N.O. asks from Chicago, IL on November 17, 2009
Humidifier in Nursery
My 3 month old has a mild cold with a little congestion. I've heard it's good to have a cool-mist humidifier running in the nursery during the winter months, when it's dry, and have also heard one should only run it when the baby is sick, otherwise there could be a mold issue. I didn't grow up in this climate, so have no past experience to draw on.
Should I run a humidifier continuously in his nursery? (We have steam heat in our condo.)
Should I just run it while he's sick, or at night?
Any other thoughts or experiences with humidifiers?
1 mom found this helpful
J.K. answers from Mansfield on November 17, 2009
I am not familar with "steam heat" so I don't know how dry it really is. My daughter has allergy (almost asthma like) problems starting in October all the way through until spring. We do run a cool mist humidifier in her room when she is sick. When our daughter gets real bad we use the vicks stuff in the humidifier too. Although I don't think there would be enough moisture in the air to have a mold problem you should keep an eye on it.
The first winter we had with these health problem of our daughter she was very very sick (now we know it is coming and can take steps to help her) but we also used the vicks patches. She was small enough that we were able to stick the patch at the opposite end of her crib and she wasn't too close to it (They are very stong and not to be near the baby's mouth, eyes, etc.) but if your baby is moving around too much for that you could stick it somewhere outside the crib, even laying it on the top of the dresser would work.
But it sounds like your baby is only mildly sick so you should not need any of that. The cool mist humidifier will help him to breath easier. Hope this helps! :)
J.C. answers from Chicago on November 17, 2009
I've had several "cool mist" humidifiers over the years and I just threw away the last of them. I think they don't work as well as warm mist for a cold, and they tend to get gross easily. Too much trouble and expense to keep them clean. Especially since your newborn is too young to crawl and get injured by it, I'd use a warm vaporizer that you can buy at the drugstore. I like the compact size, easier to use. Make sure it's in the room but far from the baby and that the cord is nowhere where it can be dragged down (I used to put it by the door on the other side of the room from the crib, and on the floor.)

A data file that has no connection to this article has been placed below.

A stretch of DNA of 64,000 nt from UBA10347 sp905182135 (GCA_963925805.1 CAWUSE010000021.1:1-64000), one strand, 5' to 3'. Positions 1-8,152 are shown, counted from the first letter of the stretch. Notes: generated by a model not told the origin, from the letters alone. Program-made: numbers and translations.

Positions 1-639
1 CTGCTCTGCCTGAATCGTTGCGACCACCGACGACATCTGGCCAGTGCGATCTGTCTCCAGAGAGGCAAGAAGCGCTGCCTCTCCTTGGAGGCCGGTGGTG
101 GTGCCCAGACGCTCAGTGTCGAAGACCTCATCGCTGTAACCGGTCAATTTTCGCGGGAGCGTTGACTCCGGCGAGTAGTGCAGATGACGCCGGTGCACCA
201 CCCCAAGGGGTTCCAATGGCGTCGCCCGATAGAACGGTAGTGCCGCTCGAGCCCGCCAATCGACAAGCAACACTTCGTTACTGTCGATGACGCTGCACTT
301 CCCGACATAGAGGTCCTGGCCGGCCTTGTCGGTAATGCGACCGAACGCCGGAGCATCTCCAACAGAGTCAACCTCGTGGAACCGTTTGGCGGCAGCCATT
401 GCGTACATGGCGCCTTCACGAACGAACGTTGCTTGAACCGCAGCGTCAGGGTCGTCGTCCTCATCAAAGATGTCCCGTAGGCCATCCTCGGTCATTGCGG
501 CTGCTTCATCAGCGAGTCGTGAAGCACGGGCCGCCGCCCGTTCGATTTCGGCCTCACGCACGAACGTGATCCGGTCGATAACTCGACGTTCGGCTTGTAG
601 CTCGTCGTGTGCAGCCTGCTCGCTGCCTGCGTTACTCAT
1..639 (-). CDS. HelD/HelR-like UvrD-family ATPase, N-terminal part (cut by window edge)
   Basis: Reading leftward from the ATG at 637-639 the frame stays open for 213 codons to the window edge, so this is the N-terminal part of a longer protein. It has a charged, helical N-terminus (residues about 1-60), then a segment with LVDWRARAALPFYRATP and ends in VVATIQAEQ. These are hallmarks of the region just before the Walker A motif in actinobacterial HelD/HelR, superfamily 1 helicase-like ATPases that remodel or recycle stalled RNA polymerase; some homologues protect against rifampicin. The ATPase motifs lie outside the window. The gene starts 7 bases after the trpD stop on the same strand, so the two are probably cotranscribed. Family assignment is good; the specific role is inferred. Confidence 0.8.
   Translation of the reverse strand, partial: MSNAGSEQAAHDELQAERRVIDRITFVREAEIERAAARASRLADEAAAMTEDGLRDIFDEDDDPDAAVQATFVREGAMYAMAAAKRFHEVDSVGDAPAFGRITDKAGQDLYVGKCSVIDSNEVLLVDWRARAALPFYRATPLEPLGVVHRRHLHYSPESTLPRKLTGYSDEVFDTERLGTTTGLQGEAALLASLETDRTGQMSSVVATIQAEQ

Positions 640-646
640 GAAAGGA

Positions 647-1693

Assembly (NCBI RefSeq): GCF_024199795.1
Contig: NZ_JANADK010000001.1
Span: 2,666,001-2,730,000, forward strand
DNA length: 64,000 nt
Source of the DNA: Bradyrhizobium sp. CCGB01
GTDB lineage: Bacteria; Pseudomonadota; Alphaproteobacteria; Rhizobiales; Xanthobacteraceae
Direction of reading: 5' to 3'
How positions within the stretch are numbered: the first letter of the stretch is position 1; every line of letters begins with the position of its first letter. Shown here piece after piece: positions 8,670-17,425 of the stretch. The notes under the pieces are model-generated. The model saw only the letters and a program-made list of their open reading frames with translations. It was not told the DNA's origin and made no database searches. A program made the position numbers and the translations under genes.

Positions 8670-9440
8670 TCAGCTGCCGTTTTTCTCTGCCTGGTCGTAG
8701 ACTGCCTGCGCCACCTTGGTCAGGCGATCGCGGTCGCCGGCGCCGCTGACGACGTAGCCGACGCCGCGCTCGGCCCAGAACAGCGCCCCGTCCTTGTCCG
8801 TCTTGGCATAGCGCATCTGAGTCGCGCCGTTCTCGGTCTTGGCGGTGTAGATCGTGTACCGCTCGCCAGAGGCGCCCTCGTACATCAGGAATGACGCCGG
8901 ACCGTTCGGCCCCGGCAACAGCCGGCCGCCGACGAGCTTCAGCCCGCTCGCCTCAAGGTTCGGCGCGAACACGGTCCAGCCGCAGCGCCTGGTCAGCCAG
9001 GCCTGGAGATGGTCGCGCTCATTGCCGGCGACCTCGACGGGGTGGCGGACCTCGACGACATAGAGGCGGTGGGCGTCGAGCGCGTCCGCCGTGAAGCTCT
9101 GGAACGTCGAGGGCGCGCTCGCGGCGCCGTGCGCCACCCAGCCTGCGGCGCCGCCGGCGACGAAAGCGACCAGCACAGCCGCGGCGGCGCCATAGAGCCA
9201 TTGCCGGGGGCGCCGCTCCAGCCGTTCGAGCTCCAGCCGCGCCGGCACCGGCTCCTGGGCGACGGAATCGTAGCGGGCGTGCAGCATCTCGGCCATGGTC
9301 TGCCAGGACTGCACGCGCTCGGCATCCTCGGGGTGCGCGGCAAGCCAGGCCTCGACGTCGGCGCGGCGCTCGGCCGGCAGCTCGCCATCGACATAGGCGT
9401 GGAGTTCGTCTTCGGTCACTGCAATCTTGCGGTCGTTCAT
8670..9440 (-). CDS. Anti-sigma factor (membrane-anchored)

You can clean the vaporizer after a few uses by following directions in the package - soak in white vinegar and rinse. No filters needed.
ETA - I don't recommend it for everyday use, though. Better to invest in a large humidifier that is meant for a house. The vaporizer is just for when someone has a cold and needs the steam. Also, use WITH CARE when you have a toddler because the steam can burn skin.
J.W. answers from Chicago on November 17, 2009
I would only run it at night, when your child is sick. There is no need to run it all the time, it definitely can cause mold issues. My house has really high moisture in the winter, and we wind up running a de-humidifier in the basement, and the cool-mist humidifier in our son's room, only when he is sick. You might want to consider elevating one side of your son's crib a little when he is sick. It could help him breathe easier also. Good luck!
S.S. answers from Chicago on November 17, 2009
We use a cool mist humidifier in our nursery, but our ped told us NOT to use the vicks stuff in it. Good luck and hope your little guy feels better soon.
A.L. answers from Chicago on November 17, 2009
YES YOU CAN GET MOLD!!!!!!!!!!!!!!!!
Trust me i have dealt with it. You can use a cool mist humidifer but keep an eye on the moisture level in the room and don't let it get to high. I went out and bought a room moisture thermometer. I know meijers has them for about $20. Well worth it.
DOn't run it all the time though the moisture will create mold.
M.G. answers from Chicago on November 17, 2009
Use it! When one of my twins was sick, we pulled out the humidifier. After his nap, his nose had drained completely and he was able to breathe again.